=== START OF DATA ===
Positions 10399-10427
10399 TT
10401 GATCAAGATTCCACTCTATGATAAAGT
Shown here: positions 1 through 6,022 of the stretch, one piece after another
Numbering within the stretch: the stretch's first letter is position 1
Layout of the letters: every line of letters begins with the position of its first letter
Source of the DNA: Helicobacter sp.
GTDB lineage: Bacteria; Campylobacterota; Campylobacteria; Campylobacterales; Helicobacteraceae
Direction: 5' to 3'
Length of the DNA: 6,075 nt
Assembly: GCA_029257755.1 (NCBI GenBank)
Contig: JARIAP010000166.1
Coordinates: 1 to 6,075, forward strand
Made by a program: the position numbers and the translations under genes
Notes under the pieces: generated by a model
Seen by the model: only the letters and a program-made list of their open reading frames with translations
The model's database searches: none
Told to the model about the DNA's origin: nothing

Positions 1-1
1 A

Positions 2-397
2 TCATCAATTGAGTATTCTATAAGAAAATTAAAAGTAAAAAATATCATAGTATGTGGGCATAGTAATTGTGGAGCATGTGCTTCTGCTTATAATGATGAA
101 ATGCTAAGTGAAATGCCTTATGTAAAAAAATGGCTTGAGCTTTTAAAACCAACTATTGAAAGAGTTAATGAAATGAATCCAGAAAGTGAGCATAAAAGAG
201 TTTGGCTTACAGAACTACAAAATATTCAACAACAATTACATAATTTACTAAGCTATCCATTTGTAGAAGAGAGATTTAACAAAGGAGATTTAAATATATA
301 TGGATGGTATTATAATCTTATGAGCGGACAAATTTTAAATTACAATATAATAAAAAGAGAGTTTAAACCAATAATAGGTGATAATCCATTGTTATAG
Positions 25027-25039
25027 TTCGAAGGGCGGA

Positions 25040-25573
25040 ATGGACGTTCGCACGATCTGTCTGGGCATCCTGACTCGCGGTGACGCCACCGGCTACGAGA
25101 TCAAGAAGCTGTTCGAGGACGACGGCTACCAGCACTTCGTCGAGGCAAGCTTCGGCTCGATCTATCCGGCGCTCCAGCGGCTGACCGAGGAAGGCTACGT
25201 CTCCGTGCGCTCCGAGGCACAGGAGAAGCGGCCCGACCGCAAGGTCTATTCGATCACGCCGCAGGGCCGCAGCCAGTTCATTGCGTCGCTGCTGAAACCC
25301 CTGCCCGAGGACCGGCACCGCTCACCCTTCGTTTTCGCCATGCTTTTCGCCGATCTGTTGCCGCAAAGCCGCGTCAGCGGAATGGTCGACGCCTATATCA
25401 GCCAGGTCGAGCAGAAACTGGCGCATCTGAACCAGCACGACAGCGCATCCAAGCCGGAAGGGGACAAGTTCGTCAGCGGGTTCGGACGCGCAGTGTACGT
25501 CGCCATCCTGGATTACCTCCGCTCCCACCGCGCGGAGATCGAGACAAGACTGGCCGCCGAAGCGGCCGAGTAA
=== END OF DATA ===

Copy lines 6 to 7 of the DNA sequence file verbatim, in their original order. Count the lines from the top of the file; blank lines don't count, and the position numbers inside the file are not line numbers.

Layout of the letters: every line of letters begins with the position of its first letter
Source of the DNA: Helicobacter sp.